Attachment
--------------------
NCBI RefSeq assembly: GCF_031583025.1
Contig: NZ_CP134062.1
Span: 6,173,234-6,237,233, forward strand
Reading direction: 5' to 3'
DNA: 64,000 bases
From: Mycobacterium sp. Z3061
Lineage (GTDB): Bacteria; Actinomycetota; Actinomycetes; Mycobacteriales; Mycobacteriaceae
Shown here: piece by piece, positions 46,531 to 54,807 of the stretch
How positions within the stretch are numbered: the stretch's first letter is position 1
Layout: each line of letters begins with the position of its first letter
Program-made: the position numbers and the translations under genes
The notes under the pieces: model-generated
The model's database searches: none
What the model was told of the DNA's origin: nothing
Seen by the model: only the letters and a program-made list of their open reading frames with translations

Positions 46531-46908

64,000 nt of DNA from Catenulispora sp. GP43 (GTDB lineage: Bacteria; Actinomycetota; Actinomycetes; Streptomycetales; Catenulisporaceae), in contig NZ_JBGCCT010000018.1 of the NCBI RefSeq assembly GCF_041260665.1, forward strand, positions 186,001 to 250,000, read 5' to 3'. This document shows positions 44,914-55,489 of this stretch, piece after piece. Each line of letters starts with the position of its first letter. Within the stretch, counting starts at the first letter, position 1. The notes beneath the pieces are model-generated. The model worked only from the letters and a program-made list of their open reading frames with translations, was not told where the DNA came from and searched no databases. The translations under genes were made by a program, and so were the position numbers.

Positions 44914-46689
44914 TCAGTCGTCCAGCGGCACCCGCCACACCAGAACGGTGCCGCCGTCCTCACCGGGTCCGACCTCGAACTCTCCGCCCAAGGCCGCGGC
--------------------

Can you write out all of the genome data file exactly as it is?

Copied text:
NCBI RefSeq assembly: GCF_031583025.1
Contig: NZ_CP134062.1
Span: 6,173,234-6,237,233, forward strand
Reading direction: 5' to 3'
DNA: 64,000 bases
From: Mycobacterium sp. Z3061
Lineage (GTDB): Bacteria; Actinomycetota; Actinomycetes; Mycobacteriales; Mycobacteriaceae
Shown here: piece by piece, positions 46,531 to 54,807 of the stretch
How positions within the stretch are numbered: the stretch's first letter is position 1
Layout: each line of letters begins with the position of its first letter
Program-made: the position numbers and the translations under genes
The notes under the pieces: model-generated
The model's database searches: none
What the model was told of the DNA's origin: nothing
Seen by the model: only the letters and a program-made list of their open reading frames with translations

Positions 46531-46908

64,000 nt of DNA from Catenulispora sp. GP43 (GTDB lineage: Bacteria; Actinomycetota; Actinomycetes; Streptomycetales; Catenulisporaceae), in contig NZ_JBGCCT010000018.1 of the NCBI RefSeq assembly GCF_041260665.1, forward strand, positions 186,001 to 250,000, read 5' to 3'. This document shows positions 44,914-55,489 of this stretch, piece after piece. Each line of letters starts with the position of its first letter. Within the stretch, counting starts at the first letter, position 1. The notes beneath the pieces are model-generated. The model worked only from the letters and a program-made list of their open reading frames with translations, was not told where the DNA came from and searched no databases. The translations under genes were made by a program, and so were the position numbers.

Positions 44914-46689
44914 TCAGTCGTCCAGCGGCACCCGCCACACCAGAACGGTGCCGCCGTCCTCACCGGGTCCGACCTCGAACTCTCCGCCCAAGGCCGCGGC